Tag Archive: diversity

July 16, 2010

The Biology of Social Change

I was alerted to this slide show by the Leadership Learning Community, for which I am most grateful.  I appreciate how it brings together considerations of complexity and living systems for organizational leaders.

By way of summary, here are the 11 “enabling rules” that the presentation highlights for leadership to work in better alignment (and sustainably) with dynamic systems: Read More

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July 15, 2010

There Are Many Ways


Last week, Melinda and I had the honor of working with this year’s cohort of aspiring urban school principals participating in the New Leaders for New Schools program.  It was awe inspiring and heart warming to meet these accomplished educators who are now putting their classroom successes to the test by striving to take on instructional leadership of a challenging urban public school and raise student academic achievement across the board.

Our work was to help the New Leaders develop and strengthen skills that would serve them in putting together and managing their leadership teams.    While focusing on meeting design, we talked about how important it is to avoid simply inheriting old practices and meeting culture that may be dysfunctional or deadening.  To honor people’s time and energy, it behooves leaders to be thoughtful and strategic with respect to when and how they convene them and to what end.  As we discussed the myriad options for creating a group experience, one participant stood up and said, “We really have to get ourselves out of the box to do this work!”  Indeed.

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June 24, 2010

Collaboration for Innovation

“Collaboration drives creativity because innovation emerges from a series of sparks – not a single flash of insight.”

Keith Sawyer, Group Genius


|Photo by Chris Denbow|http://www.flickr.com/photos/mojodenbowsphotostudio/2408750389|

Having last week blogged about when we might want to de-emphasize innovation and think about the small steps we can take towards change, today I embrace the “i word.”  In doing so, I tip my hat to Keith Sawyer and to my Interaction colleague Andy Atkins for helping to clarify my thinking around the connection between collaboration and innovation for social change.  Both are obviously quite popular concepts at the moment, and there is some discussion about how well they go together.  For example, one of my colleagues had a conversation with a corporate leader last week during which this leader shared his deep belief that collaboration inhibits creativity and that flashes of insight occur in the individual’s mind.  While the last part of that statement may be true, what leads to that flash and where one goes with it would seem to have everything to do with interaction with others.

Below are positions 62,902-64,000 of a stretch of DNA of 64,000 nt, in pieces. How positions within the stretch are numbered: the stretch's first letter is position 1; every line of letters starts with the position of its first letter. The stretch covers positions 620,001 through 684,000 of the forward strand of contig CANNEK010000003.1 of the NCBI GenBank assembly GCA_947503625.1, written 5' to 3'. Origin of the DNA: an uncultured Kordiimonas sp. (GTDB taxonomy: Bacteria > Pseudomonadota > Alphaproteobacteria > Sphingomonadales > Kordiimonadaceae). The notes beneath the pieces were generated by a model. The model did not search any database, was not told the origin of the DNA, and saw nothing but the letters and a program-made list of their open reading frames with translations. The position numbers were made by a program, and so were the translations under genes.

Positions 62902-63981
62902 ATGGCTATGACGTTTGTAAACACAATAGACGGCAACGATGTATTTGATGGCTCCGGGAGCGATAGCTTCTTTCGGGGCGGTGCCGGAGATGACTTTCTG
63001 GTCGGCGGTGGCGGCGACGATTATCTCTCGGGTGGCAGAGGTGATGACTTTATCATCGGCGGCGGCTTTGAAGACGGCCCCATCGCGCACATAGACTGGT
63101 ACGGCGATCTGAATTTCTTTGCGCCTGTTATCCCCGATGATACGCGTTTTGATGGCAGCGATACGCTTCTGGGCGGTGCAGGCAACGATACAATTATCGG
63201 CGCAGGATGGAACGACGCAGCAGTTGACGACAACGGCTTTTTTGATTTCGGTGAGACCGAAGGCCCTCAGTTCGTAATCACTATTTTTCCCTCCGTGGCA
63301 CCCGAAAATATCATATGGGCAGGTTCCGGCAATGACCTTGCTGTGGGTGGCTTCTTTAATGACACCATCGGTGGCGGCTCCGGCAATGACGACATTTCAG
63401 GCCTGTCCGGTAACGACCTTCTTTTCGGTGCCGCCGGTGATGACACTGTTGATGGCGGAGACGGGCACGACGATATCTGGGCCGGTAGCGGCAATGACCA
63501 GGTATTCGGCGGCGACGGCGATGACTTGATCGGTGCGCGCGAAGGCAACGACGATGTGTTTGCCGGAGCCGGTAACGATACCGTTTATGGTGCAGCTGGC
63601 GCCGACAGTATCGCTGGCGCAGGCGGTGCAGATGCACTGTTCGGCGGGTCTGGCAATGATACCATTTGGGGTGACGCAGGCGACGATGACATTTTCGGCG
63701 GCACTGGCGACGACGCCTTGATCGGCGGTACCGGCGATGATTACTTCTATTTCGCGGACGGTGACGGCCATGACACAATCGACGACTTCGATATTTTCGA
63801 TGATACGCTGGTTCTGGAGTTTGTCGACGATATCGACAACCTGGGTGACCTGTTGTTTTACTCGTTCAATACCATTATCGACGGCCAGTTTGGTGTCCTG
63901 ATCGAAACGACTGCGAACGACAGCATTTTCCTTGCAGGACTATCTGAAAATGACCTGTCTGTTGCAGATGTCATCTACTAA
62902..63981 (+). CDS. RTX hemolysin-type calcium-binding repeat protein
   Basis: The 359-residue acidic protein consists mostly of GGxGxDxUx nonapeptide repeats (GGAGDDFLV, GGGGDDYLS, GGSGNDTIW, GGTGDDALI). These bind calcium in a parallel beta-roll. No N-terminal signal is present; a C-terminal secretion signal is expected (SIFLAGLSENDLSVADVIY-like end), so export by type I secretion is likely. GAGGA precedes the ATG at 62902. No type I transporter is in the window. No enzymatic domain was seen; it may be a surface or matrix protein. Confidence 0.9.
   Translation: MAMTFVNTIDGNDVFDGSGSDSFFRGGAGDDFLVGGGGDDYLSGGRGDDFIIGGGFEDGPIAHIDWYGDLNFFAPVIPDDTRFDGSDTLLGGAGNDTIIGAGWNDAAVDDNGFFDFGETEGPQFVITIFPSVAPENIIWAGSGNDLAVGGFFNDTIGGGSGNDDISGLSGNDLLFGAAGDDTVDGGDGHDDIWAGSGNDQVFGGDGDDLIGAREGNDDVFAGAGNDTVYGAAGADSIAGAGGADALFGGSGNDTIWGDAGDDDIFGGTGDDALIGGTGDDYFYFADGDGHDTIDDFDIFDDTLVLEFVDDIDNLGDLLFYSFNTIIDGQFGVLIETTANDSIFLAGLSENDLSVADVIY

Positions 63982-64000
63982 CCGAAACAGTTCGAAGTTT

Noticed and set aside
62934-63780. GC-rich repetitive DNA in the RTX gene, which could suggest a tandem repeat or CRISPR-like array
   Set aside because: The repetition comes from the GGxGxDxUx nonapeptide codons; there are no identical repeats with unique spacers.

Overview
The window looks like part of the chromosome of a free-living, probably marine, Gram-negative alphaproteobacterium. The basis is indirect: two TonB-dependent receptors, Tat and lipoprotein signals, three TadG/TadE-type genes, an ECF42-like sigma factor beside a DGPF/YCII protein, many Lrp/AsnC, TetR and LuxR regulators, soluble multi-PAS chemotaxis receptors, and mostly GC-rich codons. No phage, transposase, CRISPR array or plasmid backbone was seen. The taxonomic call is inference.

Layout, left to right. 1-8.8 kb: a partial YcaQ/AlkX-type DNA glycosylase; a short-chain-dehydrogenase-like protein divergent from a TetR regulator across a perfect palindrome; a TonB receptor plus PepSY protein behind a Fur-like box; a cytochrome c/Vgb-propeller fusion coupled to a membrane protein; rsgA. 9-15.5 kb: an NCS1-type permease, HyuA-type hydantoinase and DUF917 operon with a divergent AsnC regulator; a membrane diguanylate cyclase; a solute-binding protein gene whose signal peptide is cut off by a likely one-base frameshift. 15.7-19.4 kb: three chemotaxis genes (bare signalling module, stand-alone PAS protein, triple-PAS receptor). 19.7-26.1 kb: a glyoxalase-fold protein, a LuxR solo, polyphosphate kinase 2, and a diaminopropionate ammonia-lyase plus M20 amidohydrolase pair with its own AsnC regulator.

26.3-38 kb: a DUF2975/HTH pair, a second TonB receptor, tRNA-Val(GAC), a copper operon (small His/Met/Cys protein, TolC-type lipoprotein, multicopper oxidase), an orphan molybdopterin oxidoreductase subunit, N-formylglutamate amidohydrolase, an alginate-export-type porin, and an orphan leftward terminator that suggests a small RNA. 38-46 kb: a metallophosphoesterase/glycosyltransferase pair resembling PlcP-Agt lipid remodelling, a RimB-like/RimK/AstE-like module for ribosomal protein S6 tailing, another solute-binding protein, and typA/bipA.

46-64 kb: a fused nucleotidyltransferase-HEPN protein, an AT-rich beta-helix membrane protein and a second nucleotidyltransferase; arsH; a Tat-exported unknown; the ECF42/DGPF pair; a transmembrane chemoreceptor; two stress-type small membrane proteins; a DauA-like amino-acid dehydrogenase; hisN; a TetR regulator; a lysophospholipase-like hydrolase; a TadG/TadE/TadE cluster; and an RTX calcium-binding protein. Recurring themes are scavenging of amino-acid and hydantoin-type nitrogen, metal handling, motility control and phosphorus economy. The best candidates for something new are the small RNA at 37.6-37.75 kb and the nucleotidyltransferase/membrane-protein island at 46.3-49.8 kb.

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May 6, 2010

Collaboration for Sustainability 3: Who?

collab 4

|Photo by jordigraells|http://www.flickr.com/photos/jordigraells/2097554407|

“In dealing with complex problems, our ability may be bounded, but our diversity is not. Diversity – be it based on identity, training or vocation — may be our best asset.”

– Scott E. Page

In last Thursday’s post, we talked about the importance of developing a shared identity among stakeholders, and doing this early in a collaborative process, as a way of developing greater commitment to collective interests as well as bolstering the inclination to think about and act in accordance with more long-term risks and benefits. Clearly more needs to be said about the WHO that is engaged in this work and how this aligns with sustainability.

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July 17, 2009

The Door of No Return

On Wednesday’s edition of the Tom Joyner Morning Show, the Rev. Al Sharpton made a poignant observation about President Obama’s recent trip to the slave castles in Ghana. While noting the psycho-spiritual-historical significance of the First Family’s visit to the infamous “Door of No Return”  his statement was that, contrary to the intent of the enslavers, indeed we (descendants of the enslaved) have returned — as President of the United States, the most important and powerful leader of the most powerful country on Earth.

Journalist Anderson Cooper will air a 1-hr special this weekend on CNN (8p, 11p on Saturday and Sunday) of his exclusive interview with the President during the First Family’s historic tour of these monuments to evil. In this clip, Cooper narrates a tour of the dungeons where captured Africans were held until they would be shoved through the Door of No Return to face their fate of either death during the terror-filled Middle Passage or a life of enslavement in the Americas.

While such observations evoke sobering, grievous as well as prideful thoughts, when coupled with my reaction to the Senate Judiciary Committee’s confirmation hearings of the brilliant, exceptionally qualified, impeccably credentialed, and yes, wise, Latina Judge Sonia Sotomayor — I am further vexed about the state of race relations in this country.
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